A U.S. man has been charged with fraud after being accused of trying to sell hundreds of millions of dollars of “nonexistent” personal protective equipment (PPE) to the federal government in a bid to profit from the coronavirus pandemic, according to law enforcement officials.
The Georgia man, Christopher Parris, was arrested Friday and charged with wire fraud by a federal court in Washington.
Parris, a 39-year-old from Atlanta, was accused of making “a series of fraudulent misrepresentations” in order to secure orders from the Department of Veterans Affairs for 125 million face masks and other PPE totaling over US$750 million, a statement from the U.S. Department of Justice said.
“For example, the complaint alleges that Parris promised that he could obtain millions of genuine 3M masks from domestic factories when he knew that fulfilling the orders would not be possible,” read the statement.
“Parris also allegedly made similar false representations to other entities in an effort to enter into other fraudulent agreements to sell PPE to state governments.”
Parris claimed to act as a supplier that was able to obtain badly needed PPE supplies through his company, Encore Health Group, the New York Times reported, citing court documents.
According to the Times, the offer was made in late March from a person at a Louisiana-based industrial safety supply company that identified Parris as a supplier, and specified that the N95 masks would be made at plants in Illinois and California — a fact that was later denied by a lawyer for the company and eventually led to Parris being revealed as the source of the misrepresentation.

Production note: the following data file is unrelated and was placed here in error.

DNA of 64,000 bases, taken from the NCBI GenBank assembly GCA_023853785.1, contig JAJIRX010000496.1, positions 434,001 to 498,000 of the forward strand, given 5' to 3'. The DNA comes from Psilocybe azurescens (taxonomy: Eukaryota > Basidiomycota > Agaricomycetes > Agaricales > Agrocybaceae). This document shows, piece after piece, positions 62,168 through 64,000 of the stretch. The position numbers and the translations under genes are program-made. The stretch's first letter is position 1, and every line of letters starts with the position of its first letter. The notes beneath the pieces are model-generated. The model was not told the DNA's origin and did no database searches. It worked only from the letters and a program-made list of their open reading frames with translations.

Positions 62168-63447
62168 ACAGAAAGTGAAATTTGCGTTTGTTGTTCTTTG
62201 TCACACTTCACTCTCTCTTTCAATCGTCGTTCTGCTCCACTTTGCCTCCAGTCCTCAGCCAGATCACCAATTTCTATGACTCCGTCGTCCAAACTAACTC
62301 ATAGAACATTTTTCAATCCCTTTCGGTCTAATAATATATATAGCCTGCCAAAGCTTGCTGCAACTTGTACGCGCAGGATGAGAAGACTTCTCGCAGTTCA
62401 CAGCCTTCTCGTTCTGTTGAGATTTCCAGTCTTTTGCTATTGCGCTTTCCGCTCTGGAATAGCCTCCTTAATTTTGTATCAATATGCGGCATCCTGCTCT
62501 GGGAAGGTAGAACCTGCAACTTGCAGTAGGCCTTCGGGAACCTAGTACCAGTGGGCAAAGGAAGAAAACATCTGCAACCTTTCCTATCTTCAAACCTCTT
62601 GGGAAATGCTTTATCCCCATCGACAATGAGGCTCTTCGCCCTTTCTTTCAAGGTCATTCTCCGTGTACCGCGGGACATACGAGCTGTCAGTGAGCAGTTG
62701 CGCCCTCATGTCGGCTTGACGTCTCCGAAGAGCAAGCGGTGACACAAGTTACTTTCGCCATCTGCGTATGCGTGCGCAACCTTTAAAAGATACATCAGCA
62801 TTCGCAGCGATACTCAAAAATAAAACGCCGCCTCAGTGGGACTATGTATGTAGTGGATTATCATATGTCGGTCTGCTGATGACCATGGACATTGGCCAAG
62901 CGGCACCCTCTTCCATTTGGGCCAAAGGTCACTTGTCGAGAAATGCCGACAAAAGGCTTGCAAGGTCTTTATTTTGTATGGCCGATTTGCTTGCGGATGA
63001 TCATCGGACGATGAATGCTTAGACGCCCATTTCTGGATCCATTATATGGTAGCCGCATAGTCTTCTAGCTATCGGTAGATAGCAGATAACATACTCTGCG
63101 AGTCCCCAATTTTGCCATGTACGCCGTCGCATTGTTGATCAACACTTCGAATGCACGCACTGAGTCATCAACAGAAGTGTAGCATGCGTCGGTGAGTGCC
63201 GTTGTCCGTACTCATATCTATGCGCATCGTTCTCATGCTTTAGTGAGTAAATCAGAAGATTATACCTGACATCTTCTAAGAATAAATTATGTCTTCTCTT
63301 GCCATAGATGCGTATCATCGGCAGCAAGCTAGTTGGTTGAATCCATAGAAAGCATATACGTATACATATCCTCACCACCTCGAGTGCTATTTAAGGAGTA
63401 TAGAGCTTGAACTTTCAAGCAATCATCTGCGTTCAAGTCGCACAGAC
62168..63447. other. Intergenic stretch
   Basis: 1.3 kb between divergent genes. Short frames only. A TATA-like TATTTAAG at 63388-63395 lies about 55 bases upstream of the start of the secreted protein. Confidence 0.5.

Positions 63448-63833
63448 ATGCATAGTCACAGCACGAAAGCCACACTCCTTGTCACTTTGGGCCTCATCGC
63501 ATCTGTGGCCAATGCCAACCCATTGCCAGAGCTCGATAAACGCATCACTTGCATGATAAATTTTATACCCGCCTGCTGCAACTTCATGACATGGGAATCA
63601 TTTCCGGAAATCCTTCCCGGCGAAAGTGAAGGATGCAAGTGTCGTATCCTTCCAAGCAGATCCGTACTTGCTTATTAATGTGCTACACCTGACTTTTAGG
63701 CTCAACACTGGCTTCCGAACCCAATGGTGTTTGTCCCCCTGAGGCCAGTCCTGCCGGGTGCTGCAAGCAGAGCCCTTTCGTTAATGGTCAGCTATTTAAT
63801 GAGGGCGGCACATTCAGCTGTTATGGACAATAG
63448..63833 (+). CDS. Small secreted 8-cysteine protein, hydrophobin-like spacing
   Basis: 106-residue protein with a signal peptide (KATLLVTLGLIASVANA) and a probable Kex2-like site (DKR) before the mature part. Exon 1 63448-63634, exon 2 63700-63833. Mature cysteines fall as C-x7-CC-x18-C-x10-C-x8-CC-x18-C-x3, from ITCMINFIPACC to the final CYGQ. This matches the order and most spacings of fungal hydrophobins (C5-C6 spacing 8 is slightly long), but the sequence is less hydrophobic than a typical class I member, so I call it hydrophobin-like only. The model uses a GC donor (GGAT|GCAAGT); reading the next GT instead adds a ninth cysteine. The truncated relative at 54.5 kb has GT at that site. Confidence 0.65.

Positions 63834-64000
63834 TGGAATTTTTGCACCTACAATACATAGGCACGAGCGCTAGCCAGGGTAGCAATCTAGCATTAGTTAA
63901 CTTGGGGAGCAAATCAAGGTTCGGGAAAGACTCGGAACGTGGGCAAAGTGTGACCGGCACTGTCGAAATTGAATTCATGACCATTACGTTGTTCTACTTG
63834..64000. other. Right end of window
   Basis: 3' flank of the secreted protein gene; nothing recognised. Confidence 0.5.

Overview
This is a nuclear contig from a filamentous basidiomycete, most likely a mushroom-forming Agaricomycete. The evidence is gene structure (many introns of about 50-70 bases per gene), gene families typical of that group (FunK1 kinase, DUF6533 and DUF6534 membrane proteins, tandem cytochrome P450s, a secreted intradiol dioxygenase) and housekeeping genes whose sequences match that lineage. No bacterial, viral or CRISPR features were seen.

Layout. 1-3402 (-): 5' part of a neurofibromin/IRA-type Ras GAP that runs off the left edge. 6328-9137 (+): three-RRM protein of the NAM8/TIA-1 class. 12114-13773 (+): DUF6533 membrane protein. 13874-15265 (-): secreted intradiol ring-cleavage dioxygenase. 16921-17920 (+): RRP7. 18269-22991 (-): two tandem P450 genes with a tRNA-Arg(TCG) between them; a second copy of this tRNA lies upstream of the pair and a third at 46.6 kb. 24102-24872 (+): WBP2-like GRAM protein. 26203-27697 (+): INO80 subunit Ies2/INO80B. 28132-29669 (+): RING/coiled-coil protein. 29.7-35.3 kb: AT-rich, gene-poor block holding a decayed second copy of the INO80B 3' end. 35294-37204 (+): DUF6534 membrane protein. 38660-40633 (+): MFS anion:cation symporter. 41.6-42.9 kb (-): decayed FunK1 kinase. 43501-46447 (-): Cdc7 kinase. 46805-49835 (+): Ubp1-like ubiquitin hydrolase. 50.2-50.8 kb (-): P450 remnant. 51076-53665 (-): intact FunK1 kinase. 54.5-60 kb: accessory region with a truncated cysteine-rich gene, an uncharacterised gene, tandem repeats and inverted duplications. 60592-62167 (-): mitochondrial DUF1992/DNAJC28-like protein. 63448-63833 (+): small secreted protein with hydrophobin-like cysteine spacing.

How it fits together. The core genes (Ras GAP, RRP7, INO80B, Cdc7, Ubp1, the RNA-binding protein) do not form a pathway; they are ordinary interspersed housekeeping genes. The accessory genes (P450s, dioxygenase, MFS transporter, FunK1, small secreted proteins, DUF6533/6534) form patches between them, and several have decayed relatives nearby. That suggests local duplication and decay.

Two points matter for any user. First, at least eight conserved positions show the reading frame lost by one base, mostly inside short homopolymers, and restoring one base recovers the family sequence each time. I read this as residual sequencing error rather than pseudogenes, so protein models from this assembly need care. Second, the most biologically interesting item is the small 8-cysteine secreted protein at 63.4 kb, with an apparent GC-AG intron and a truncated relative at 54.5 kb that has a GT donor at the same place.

Demand for PPE supplies in the United States has surged as both cases and deaths have skyrocketed across the country.
The U.S. has become the epicentre of the novel coronavirus outbreak, with a confirmed 542,023 cases and over 21,000 deaths as of April 12, according to a running tally by John Hopkins University & Medicine.
Minnesota-based face mask manufacturer 3M produces medical masks and supplies which are used by the front-line health-care workers worldwide to protect themselves from the spread of the virus.
If convicted, Parris could face up to 20 years in prison alongside a US$250,000 fine. This case, however, was not the first time the man has had a run-in with authorities.
In January, he was charged by federal prosecutors in New York with fraud and conspiracy to engage in money laundering over what was described as a Ponzi scheme that defrauded around 1,000 investors out of at least US$115 million.
“We will vigorously pursue fraudsters who exploit the COVID-19 pandemic to make money,” said Attorney General William Barr in a statement.
“As this case demonstrates, even beyond the typical costs associated with unlawful behavior, COVID-19 scams divert government time and resources and risk preventing front-line responders and consumers from obtaining the equipment they need to combat this pandemic. The Department of Justice will not tolerate this conduct, especially when it involves this kind of egregious attempt to target and defraud our nation’s treasures — our veterans.”